Molecular Microbiology and Pathogen Genomics (MMPG) Laboratory

Molecular Microbiology and Pathogen Genomics (MMPG) Laboratory

Director: Shaun Yang, PhD, D(ABMM), MLS(ASCP)
Associate Clinical Professor, Department of Pathology and Laboratory Medicine
Associate Medical Director, Clinical Microbiology Laboratory

MMPG Drawing


The UCLA MMPG Laboratory, within the section of clinical microbiology, provides cutting-edge molecular diagnostics for pathogen detection, quantification, and anti-microbial resistance (AMR) prediction by integrating the most advanced next-generation sequencing (NGS) technologies with pathogen-focused bioinformatics for microbial whole-genome sequencing (WGS) and metagenomics testing, solving the unmet clinical needs in diagnosing and treating challenging infectious diseases.
The MMPG Laboratory also performs real-time institution-level microbial genomic surveillance for outbreak investigation, emerging pathogen characterization, and AMR monitoring, providing timely and highly actionable information to guide infection prevention and treatment optimization.


  • Solving unmet clinical needs and combating emerging pathogens and anti-microbial resistance (AMR) by integrating the most advanced molecular diagnostics and genomics technologies in microbiology.
  • Serving the UCLA patients with the state-of-the-art diagnostics for challenging infectious diseases.
  • Serving the community with a robust and highly sensitive real-time genomic surveillance program for early detection of novel pathogens and AMR mechanisms locally.
MMPG Workflow
MMPG Workflow Outcomes

Patient Impact: Story 1

Clinical, microbiological, and genomic characteristics of clade-III Candida auris colonization and infection in southern California, 2019-2022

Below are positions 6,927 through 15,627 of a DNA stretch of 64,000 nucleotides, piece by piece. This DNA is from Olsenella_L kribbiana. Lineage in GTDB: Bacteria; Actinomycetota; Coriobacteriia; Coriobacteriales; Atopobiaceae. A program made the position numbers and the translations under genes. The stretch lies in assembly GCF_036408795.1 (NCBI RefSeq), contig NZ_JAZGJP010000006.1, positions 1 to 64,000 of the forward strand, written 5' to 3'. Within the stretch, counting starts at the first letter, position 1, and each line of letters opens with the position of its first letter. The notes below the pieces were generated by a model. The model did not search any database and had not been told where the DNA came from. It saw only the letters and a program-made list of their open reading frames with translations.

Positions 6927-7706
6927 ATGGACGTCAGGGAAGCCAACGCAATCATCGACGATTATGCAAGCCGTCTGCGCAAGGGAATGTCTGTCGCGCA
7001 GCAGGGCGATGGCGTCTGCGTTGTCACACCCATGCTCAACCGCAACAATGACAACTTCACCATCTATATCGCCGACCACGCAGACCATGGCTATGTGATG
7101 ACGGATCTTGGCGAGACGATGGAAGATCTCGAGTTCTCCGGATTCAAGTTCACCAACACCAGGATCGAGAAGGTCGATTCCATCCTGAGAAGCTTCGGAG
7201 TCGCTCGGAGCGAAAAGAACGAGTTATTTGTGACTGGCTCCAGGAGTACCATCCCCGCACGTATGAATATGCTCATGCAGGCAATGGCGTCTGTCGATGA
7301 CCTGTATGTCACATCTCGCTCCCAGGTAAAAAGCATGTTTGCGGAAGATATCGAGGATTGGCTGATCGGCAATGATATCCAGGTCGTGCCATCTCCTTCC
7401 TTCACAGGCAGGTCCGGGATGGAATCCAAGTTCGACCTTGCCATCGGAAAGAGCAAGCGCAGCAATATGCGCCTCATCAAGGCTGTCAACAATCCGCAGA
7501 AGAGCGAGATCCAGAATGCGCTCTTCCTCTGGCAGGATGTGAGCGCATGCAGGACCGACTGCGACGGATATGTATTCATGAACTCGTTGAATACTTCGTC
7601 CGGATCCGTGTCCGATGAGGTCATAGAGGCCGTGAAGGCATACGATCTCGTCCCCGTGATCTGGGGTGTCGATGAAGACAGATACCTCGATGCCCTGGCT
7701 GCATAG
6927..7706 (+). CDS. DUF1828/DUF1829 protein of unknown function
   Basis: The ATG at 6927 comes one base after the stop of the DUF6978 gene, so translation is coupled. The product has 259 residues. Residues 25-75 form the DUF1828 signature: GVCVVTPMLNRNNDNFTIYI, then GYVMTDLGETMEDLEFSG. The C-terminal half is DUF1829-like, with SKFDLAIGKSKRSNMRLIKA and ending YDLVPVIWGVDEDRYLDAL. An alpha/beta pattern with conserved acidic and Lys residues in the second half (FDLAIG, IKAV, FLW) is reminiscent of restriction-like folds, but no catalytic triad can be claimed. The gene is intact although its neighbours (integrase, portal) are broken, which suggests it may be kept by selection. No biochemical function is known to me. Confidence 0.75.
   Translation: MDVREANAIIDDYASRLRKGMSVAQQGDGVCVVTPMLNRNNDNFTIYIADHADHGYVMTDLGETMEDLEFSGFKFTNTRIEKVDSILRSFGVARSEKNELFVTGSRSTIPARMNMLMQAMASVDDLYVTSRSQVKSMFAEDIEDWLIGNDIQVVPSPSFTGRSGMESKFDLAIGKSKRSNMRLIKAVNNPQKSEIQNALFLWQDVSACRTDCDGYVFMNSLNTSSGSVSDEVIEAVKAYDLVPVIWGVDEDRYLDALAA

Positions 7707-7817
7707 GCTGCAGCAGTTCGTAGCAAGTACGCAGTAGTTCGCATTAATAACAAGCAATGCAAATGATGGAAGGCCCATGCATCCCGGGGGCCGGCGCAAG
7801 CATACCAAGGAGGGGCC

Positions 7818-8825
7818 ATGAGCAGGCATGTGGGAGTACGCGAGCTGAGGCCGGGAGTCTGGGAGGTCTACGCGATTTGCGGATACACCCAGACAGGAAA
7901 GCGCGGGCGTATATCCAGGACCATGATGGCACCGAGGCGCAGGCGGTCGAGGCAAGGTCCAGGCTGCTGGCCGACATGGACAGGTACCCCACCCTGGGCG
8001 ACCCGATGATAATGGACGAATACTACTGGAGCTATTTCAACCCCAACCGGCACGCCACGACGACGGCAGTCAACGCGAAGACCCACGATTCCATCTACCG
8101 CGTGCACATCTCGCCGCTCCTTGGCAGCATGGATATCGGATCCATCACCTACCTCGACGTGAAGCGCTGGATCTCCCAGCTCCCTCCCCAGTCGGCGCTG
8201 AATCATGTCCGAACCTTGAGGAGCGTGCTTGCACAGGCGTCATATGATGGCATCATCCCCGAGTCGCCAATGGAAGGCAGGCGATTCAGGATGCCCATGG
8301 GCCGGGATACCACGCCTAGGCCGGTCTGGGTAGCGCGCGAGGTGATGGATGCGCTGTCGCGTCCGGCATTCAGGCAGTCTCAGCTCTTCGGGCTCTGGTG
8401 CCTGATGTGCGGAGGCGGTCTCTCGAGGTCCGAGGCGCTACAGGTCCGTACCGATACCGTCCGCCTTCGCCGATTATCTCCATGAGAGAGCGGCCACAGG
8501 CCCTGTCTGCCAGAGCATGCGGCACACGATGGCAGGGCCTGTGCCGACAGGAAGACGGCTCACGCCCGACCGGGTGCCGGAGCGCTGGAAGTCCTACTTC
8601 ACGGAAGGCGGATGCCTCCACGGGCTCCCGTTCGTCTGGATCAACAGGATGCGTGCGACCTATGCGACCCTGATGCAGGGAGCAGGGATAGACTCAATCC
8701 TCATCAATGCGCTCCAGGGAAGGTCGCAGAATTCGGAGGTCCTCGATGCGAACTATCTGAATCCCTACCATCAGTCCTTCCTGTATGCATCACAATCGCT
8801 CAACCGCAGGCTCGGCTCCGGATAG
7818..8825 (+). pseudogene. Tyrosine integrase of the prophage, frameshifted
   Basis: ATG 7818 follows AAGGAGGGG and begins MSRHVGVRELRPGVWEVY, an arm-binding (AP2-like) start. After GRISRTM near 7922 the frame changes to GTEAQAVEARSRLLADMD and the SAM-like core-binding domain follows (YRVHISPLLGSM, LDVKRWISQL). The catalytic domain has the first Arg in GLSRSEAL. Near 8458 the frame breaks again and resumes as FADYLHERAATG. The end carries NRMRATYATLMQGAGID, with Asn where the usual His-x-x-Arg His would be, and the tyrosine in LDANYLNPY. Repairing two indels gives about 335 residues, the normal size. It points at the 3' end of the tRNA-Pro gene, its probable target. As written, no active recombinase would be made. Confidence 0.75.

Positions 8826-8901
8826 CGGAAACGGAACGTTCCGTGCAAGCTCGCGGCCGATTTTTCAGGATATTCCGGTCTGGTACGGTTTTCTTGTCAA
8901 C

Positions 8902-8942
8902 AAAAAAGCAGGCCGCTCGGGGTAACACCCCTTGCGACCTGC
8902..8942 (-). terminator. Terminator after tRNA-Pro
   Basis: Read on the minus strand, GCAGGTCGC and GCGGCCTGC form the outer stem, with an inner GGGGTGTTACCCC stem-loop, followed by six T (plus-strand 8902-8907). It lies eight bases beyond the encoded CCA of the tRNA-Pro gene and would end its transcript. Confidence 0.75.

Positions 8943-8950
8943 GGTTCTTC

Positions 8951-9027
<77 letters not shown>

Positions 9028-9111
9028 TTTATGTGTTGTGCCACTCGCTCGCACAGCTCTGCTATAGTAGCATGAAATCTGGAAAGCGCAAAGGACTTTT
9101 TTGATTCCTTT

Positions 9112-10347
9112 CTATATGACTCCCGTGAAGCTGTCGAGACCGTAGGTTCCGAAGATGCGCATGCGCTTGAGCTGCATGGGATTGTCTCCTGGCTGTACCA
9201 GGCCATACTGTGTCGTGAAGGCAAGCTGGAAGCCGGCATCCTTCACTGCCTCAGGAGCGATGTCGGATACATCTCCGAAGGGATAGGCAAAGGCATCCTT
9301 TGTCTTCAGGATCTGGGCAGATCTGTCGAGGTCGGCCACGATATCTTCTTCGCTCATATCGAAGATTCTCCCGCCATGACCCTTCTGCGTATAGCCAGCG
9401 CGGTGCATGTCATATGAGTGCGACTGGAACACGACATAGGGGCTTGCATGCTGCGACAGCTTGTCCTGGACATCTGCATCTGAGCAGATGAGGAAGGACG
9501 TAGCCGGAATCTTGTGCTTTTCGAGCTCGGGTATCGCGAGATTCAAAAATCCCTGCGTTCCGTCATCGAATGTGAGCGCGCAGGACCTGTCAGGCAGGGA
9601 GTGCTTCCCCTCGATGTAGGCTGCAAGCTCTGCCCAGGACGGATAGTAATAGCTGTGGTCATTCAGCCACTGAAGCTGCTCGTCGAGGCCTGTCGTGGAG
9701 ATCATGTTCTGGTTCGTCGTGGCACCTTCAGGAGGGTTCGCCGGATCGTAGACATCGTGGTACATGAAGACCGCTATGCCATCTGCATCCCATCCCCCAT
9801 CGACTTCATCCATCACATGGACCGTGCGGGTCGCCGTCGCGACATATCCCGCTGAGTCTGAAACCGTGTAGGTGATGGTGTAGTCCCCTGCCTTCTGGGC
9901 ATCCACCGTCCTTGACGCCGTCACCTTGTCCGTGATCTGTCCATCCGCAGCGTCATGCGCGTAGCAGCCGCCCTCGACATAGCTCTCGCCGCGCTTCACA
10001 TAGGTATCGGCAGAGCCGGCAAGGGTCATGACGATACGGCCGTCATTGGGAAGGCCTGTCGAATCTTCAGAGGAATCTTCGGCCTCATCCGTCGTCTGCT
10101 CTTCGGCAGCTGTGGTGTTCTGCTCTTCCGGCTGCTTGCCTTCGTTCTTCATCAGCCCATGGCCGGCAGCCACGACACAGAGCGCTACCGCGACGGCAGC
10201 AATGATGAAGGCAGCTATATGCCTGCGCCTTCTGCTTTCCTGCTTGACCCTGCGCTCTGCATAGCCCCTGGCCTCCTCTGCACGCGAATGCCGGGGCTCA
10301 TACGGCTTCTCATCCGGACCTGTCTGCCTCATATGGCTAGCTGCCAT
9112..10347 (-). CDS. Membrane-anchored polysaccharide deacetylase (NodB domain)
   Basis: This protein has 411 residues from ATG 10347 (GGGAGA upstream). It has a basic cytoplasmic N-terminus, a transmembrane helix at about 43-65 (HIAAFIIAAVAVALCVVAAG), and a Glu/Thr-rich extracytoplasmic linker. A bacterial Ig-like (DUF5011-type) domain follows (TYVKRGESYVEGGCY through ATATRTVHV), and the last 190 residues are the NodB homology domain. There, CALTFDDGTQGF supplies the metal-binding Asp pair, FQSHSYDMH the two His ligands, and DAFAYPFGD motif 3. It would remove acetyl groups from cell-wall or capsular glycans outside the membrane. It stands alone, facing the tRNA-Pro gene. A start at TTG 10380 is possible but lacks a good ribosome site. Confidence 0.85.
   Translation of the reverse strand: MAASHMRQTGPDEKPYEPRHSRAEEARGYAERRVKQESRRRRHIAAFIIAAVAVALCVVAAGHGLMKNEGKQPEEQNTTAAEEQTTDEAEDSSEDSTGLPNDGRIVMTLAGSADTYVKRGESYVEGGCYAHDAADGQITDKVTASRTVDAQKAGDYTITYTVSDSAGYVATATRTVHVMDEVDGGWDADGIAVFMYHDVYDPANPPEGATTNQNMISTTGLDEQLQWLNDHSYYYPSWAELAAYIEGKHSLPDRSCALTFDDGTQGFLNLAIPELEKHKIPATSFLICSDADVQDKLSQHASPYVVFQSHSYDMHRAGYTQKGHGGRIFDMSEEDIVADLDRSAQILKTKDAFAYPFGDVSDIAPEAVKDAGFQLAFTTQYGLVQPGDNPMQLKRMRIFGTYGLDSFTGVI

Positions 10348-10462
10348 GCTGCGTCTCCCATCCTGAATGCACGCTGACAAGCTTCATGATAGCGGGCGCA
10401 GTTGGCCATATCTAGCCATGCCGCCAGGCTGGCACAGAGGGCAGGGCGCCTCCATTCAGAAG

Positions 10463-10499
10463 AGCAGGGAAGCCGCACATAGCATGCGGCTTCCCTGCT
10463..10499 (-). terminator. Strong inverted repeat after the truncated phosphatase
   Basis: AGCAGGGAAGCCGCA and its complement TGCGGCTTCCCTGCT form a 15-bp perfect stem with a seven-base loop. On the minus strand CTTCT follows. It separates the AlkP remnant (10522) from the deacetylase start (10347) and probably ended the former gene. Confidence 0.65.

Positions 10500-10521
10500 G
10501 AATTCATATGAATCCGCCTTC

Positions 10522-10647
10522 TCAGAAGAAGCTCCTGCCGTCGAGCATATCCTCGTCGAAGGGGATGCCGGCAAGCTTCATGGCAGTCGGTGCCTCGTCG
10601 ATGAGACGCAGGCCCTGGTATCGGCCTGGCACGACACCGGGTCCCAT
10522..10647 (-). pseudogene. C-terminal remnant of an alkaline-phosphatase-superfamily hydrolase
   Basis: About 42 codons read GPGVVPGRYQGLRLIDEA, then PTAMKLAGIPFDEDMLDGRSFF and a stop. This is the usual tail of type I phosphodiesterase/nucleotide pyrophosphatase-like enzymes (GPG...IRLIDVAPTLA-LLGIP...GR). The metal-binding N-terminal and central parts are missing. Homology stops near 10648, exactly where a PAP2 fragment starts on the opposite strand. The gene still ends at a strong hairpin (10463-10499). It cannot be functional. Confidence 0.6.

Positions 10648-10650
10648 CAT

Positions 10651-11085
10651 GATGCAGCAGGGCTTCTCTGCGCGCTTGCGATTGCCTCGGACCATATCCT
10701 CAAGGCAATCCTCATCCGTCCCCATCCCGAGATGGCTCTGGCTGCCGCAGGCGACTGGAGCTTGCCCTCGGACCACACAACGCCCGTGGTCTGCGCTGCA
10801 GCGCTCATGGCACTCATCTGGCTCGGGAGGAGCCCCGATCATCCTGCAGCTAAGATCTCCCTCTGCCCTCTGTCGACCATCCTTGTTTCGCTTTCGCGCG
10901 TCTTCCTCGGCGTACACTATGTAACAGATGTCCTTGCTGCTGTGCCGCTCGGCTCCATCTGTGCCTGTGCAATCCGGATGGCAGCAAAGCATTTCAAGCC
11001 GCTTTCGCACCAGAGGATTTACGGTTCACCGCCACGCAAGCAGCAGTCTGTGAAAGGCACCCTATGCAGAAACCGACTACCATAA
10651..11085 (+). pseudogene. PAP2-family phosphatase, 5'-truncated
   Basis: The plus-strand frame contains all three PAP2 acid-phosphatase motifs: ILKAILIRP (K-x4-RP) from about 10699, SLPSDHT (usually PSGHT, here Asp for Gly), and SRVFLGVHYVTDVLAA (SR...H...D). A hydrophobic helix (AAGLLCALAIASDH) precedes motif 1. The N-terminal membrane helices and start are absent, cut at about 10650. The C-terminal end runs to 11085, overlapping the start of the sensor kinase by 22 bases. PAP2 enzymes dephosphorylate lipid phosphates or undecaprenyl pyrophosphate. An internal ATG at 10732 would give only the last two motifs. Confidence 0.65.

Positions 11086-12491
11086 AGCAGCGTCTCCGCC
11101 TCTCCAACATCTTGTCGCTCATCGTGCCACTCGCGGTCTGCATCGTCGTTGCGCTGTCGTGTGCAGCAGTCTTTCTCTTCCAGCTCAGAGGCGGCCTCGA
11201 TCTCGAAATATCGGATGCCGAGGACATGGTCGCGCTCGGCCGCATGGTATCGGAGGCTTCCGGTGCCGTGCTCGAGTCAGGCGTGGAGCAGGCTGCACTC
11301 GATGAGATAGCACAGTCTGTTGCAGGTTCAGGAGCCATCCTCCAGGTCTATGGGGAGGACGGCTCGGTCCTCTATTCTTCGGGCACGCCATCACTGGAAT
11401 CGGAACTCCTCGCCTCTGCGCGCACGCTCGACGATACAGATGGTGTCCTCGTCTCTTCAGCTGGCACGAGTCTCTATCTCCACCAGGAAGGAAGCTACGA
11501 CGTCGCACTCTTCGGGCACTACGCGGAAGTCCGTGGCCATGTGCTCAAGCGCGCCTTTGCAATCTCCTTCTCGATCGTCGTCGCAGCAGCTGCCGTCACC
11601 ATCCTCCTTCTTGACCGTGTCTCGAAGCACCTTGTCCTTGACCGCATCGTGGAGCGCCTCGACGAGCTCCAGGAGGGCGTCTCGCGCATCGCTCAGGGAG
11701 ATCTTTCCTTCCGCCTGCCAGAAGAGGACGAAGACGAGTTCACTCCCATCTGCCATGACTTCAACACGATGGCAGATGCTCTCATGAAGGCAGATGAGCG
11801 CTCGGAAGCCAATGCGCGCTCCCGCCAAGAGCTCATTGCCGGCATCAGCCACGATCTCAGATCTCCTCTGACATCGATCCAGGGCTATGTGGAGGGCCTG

•Multi-drug resistant Candida auris is an emerging fungal pathogen threatening patients’ safety. The UCLA MMPG lab conducted a genomic surveillance of C. auris in the LA metro area. This study highlights our multidisciplinary efforts in fighting this emerging drug-resistant fungal pathogen. This work is in collaboration with our hospital infection prevention team to prevent the spread of this deadly fungus and thus make our hospital environment safer for patients.
MMPG Chart

Patient Impact: Story 2

Disguised as Ovarian Tumor: A Rare Case of Uterine Abscess due to Hypervirulent Klebsiella pneumoniae Infection
•A seemingly ovarian tumor turned out to be an infection (uterine abscess) caused by an emerging pathogen named hypervirulent Klebsiella pneumonia (hvKp), discovered by the clinical genotyping capability of the UCLA MMPG lab, which helped preserve the patient’s right ovary, and contributed to a successful treatment. This case highlights the importance of a multidisciplinary effort for the effective diagnosis and management of hvKp infections, which is on the rise in the SoCal community.
MMPG Chart

Patient Impact: Story 3

Reinfection or relapse? A case study of whole genome sequencing guided genomic characterization of Mycobacterium abscessus chronic infection in a cystic fibrosis patient
Recurrent Mycobacterium abscessus infections are great challenges in cystic fibrosis patients. The UCLA MMPG Lab utilized whole-genome sequencing (WGS) that enabled high-resolution phylogenetic comparison of M. abscessus differentiating re-infection from relapse in a kid with cystic fibrosis, and demonstrated that differentiating re-infection from relapse can be useful in managing recurrences of M. abscessus infections.
MMPG Chart

Community Impact: Story 1